WHAT: House on Haunted Hill screening
WHEN: 9:00pm showtime, Monday, October 18, 2010
WHERE: Geno's, 625 Congress Street, Portland
COST: $3 suggested donation
MONDAY NIGHT! Come see the famous William Castle film, "House on Haunted Hill" (the original starring Vincent Price, NOT the crummy remake), presented by Fun Box at the Movies! With Skeletorama action!!!
...and if that wasn't enough...the following Monday there's another exciting Fun Box at the Movies event!
WHEN: 9:00pm showtime, Monday, October 25, 2010
WHERE: Geno's, 625 Congress Street, Portland
COST: $6 admission
Larry Blamire's epic old dark house meets locked room mystery spoof, "Dark and Stormy Night" will be premiering at Geno's with a guest appearance and Q&A with star, Robert Deveau. Did you love "Lost Skeleton of Cadavra" and "The Lost Skeleton Returns Again"? This is by the same folks! Did you love the movie "Clue"? Alright, we're on the same page -- make sure to put this on your calendar!!! Besides, Robert Deveau is so charming how could you possibly miss a chance to meet him again?
WHAT: Wicked Walking Tours
WHEN: through October, Wednesday to Saturday @ 8:00pm, Sundays @ 7:00pm
WHERE: Tours meet in the small park next to Flatbread Pizza and Ri Ra at 72 Commercial Street, Portland.
COST: $15 ($13 for seniors & children under 12)
FMI: http://www.wickedwalkingtours.com/ or call (207)730-0490
Another thing we missed in our Round I and Round II event listings was the wicked fun Wicked Walking Tours here in Portland, run by the one and only Gordon Tweedie. Reservations are required, but Gordon puts on a great tour. If you're a fan of ghosts and local history, then this is the event for you.
You can read our review of the tour below, as published in the Bollard back in 2007, when they first started:
A Wicked Treat for October Wanderers
By Michelle Souliere
The fog came curling in off Portland Harbor as I waited by the ferry terminal to meet the guide for Portland’s new Wicked Walking Tours. It was the perfect night for a tour of old Portland’s haunted waterfront streets. Ships moved in and out of the pier slips with their lights glowing softly as I sat on a wooden bench. Across the water came the mournful sound of fog horns.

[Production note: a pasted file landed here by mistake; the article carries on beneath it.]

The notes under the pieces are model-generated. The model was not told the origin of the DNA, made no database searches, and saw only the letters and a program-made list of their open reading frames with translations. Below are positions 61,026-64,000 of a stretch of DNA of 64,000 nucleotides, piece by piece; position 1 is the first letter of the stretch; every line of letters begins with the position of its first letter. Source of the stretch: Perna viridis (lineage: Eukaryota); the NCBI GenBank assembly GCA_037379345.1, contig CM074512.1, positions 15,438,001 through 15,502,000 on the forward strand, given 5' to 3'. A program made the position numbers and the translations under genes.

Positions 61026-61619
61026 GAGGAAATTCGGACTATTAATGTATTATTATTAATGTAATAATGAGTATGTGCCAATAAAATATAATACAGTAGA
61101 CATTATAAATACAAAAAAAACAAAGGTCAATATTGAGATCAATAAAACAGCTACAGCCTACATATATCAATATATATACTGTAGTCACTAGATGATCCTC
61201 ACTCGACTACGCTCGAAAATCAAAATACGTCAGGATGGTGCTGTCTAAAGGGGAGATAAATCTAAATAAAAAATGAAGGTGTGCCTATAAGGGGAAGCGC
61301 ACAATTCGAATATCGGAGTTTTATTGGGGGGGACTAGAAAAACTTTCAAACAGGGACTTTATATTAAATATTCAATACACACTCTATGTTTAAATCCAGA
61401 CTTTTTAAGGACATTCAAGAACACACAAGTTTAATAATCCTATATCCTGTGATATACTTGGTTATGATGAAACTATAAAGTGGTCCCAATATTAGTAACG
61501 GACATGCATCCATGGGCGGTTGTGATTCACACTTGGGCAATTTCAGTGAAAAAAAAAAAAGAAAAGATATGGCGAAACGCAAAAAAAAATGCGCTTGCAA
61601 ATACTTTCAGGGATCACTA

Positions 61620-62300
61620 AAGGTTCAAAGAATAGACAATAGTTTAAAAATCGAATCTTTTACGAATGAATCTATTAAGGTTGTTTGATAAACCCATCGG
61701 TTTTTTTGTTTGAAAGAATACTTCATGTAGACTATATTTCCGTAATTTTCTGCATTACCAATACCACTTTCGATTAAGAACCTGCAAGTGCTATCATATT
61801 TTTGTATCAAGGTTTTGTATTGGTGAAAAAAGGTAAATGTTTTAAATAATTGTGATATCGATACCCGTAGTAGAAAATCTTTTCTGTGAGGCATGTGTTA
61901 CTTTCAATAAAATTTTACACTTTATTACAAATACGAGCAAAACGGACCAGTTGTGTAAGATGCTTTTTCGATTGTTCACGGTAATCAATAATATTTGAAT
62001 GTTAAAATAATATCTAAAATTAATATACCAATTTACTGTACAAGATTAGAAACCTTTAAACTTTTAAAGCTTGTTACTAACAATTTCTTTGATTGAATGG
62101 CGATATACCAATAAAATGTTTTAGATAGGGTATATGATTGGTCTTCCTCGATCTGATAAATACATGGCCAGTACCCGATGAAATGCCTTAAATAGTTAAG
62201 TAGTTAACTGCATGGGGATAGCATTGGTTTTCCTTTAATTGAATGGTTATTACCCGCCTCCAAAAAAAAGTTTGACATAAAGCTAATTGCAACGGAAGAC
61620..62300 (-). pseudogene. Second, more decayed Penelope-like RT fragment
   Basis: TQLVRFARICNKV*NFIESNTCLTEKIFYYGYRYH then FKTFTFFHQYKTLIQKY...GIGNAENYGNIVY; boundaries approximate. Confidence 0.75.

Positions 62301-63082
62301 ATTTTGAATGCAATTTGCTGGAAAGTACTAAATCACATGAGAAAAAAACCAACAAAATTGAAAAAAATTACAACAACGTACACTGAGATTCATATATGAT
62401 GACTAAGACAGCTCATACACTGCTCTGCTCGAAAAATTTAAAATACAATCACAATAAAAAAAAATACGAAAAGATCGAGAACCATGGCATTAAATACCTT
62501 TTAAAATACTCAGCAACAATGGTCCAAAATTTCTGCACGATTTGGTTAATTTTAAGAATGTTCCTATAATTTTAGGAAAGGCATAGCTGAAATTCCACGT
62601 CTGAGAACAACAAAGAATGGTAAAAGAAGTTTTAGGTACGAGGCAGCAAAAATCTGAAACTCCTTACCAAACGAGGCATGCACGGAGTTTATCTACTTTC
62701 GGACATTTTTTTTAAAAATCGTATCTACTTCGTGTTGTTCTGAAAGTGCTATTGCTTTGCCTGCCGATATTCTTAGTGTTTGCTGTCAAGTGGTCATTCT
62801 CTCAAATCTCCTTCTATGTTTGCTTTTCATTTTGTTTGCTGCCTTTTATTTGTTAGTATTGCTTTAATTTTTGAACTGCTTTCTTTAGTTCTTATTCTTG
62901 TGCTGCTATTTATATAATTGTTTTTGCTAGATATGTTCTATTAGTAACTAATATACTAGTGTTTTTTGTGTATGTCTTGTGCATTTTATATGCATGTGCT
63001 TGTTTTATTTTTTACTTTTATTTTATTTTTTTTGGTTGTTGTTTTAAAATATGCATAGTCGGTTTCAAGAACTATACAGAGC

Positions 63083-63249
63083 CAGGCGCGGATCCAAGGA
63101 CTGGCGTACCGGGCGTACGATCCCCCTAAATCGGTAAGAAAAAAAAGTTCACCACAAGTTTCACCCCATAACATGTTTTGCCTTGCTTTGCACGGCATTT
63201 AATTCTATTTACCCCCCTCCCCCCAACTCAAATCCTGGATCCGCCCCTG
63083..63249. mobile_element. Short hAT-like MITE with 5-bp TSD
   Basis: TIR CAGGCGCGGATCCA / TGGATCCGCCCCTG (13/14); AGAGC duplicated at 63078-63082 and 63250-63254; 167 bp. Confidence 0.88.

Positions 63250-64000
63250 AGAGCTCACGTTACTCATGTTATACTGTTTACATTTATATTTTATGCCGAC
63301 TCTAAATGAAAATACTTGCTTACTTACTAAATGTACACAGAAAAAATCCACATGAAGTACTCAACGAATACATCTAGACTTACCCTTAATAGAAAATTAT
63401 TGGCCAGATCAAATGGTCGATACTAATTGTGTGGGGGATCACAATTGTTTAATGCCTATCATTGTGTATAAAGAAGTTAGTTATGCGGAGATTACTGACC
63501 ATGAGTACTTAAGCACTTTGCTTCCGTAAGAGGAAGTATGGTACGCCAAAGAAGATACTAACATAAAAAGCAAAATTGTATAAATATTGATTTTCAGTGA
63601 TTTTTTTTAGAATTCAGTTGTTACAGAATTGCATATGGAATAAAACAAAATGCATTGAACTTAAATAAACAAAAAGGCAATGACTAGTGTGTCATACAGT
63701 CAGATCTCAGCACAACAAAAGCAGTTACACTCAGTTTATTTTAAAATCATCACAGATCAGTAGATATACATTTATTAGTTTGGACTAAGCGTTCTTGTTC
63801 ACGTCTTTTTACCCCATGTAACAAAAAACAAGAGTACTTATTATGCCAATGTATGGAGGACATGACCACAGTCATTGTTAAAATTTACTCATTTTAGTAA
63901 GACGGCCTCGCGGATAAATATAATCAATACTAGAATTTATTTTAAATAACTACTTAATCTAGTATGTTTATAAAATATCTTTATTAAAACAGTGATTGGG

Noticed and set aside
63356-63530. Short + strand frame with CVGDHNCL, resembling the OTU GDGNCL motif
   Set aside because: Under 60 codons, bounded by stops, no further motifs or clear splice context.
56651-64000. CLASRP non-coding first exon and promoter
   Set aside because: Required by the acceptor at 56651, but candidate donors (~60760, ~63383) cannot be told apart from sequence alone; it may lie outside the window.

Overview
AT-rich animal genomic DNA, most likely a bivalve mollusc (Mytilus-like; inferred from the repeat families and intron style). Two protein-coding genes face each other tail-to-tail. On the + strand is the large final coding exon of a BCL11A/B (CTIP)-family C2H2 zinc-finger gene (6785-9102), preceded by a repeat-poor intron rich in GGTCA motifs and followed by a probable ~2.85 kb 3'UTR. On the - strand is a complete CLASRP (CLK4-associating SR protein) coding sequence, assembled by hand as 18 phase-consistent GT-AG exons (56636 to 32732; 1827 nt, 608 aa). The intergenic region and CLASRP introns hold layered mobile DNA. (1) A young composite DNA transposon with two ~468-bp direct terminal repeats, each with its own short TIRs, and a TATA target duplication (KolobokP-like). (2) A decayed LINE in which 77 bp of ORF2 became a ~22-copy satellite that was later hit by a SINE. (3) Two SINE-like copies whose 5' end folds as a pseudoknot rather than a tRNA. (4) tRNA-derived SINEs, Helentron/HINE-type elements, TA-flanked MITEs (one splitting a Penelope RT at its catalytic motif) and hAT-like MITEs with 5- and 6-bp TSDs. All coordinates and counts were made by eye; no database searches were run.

Raising high a lantern, Gordon Tweedie introduced himself. His resume is impressive. Tweedie is an accomplished baritone, and has toured extensively in both Europe and the U.S. He currently teaches at the Portland Conservatory of Music. He created Wicked Walking Tours with a tiny start-up budget, spent entirely on printing full-color flyers and posters, which he has sown around Portland at hotels and other public spots. Like a spell cast wide, his colorful lures draw people in a few at a time. Like me, they are enticed by a unique chance to hear about a side of Portland’s history few among the living know about.
Tweedie's tale-telling is woven from a variety of sources. In addition to poking around at the Maine Historical Society, he has painstakingly collected scores of ghost stories from people who live and work downtown. The stories are many and varied, from office workers who have seen the Jolly Roger sailing past their third floor conference room windows, to spectral traces of escapees from one of Portland’s great fires, doomed to repeat their hurried exits over and over again.
Other tales are woven from documented historic events, or are retellings of lore about past Portland personalities. The flyer advertises such eerie delicacies as a disembodied diva, a ghostly pirate ship, a cursed society lady, and a minister who escaped Indian attacks only to be subsequently burned as a witch. (While no witches were actually burned down in Salem, it is true that in the late 1600s, during the witchcraft craze, onetime Portland resident and minister George Burroughs was hanged as one of the accused after being roughly hauled away from his Wells dinner table. These are the kind of facts you don’t find on plaques commemorating local history.)
The tour is well worth the hour-and-a-quarter spent in Tweedie’s company. He is an inventive entertainer who can pick up and drop an accent with ease, and he tells his tales with obvious enthusiasm. The walking tour provided good opportunities to check out the backsides of buildings one seldom sees in the course of everyday travels. It wends its way around the Old Port, focusing on the wharves, Commercial Street, Fore Street, Exchange Street, and their connecting lanes, stopping here and there for a little storytelling along the way.